Rising oil prices spell trouble for India's current account deficit
The RBI has been releasing dollars in the market to prop up the rupee, but this has not been able to stem the slide of the Indian currency
The increase in international crude oil prices has spilled over into the October-December quarter, raising the spectre of a higher current account deficit (CAD) for India and more pressure on the rupee going ahead. The Israel-Hamas war has added further uncertainty over crude oil prices and the global economic recovery.
A country runs into a CAD when the value of its imports of goods and services is greater than its exports. This weakens the macroeconomic fundamentals of an economy and makes the local currency more volatile.
India imports close to 85 per cent of its crude oil requirement and any increase in global prices causes the import bill to shoot up. Since large payments have to be made in dollars to buy crude, the rupee takes a hit vis-a-vis the American currency. A weak rupee makes imports even costlier as more local currency has to be shelled out to buy dollars.
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Crude oil prices have started firming up again and are currently hovering at over $86 a barrel. Oil prices soared nearly 30 per cent in the three months up to September, the biggest third-quarter gain in almost two decades. The benchmark Brent crude had in recent weeks touched a whopping $95 a barrel.
With rising crude oil prices in the international market pushing up the demand for dollars, the Indian rupee has slumped to record lows of below 83 against the US greenback.
India’s merchandise export earnings, which have started contracting, could also take a further hit as global economic recovery has come under a cloud owing to geopolitical turmoil. The country’s leading software services exporters, including TCS, Infosys and HCL Tech, which announced their financial results this week, have also scaled down their revenue guidance for the next quarter.
The country’s CAD jumped seven-fold to $9.2 billion, representing 1.1 per cent of the GDP, in the April-June quarter, compared to the corresponding figure of $1.3 billion in the preceding quarter, according to RBI data released last week. With the continuing surge in oil prices and slowing exports owing to a decline in demand in global markets, this is expected to widen further.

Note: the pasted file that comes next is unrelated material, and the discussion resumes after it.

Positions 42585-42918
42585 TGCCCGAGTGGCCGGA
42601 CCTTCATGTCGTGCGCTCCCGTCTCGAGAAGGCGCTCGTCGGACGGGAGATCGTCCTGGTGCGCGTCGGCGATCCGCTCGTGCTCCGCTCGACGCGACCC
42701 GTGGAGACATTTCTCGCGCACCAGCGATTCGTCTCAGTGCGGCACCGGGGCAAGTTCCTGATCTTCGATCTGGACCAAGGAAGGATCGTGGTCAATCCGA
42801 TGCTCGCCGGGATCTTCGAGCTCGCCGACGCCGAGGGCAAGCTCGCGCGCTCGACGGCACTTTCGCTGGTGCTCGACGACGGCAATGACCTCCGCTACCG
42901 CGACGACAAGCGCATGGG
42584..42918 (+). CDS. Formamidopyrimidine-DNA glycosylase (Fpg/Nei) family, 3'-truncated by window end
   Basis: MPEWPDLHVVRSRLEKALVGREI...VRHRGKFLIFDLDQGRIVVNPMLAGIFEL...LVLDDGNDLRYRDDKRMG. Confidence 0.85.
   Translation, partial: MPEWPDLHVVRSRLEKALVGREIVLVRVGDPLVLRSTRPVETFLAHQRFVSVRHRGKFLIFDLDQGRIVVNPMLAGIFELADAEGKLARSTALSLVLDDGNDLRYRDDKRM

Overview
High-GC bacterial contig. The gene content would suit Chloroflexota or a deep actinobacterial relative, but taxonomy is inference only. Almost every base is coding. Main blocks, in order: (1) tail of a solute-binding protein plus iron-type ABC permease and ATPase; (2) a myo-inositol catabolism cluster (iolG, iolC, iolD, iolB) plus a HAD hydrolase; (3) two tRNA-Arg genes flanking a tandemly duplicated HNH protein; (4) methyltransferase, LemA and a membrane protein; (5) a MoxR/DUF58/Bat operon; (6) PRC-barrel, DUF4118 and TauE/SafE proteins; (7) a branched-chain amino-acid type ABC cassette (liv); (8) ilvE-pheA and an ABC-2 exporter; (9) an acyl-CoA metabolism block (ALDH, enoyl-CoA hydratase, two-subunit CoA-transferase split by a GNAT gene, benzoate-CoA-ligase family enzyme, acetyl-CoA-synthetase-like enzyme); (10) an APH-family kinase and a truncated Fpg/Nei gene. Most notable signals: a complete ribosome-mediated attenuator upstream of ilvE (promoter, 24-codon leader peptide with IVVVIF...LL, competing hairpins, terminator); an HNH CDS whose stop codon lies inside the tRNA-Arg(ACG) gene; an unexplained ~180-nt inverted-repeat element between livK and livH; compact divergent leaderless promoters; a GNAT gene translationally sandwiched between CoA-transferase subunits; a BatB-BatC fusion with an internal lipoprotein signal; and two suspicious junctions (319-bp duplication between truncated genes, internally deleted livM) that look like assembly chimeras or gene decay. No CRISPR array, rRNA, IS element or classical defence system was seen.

According to Emkay Global Financial Services lead economist Madhavi Arora, the July-September quarter will see a "substantial widening of CAD" to 2.4 per cent of GDP on account of higher oil prices, higher core imports and further slowing of services exports.
Going ahead, much will depend on oil prices in global markets. The RBI has been releasing dollars in the market to prop up the rupee, but this has not been able to stem the slide of the Indian currency. This has also resulted in a decline in the country’s foreign exchange reserves in September.
India’s forex kitty declined for a third consecutive week to a four-month low of $590.7 billion as of 22 September, RBI data showed. The forex reserves fell by as much as $8.2 billion in three weeks.
The decline in foreign exchange reserves is a cause for concern as the RBI well be left with less space to curb the volatility in the rupee through its market interventions
Union petroleum minister Hardeep Singh Puri has also expressed concern over oil prices. "It stands to reason that if crude oil prices go up, that has a very strong and adverse impact on the attempts at global economic recovery… Hopefully, we will be able to navigate through everything. But this is not something on which I would like to speculate," the minister said.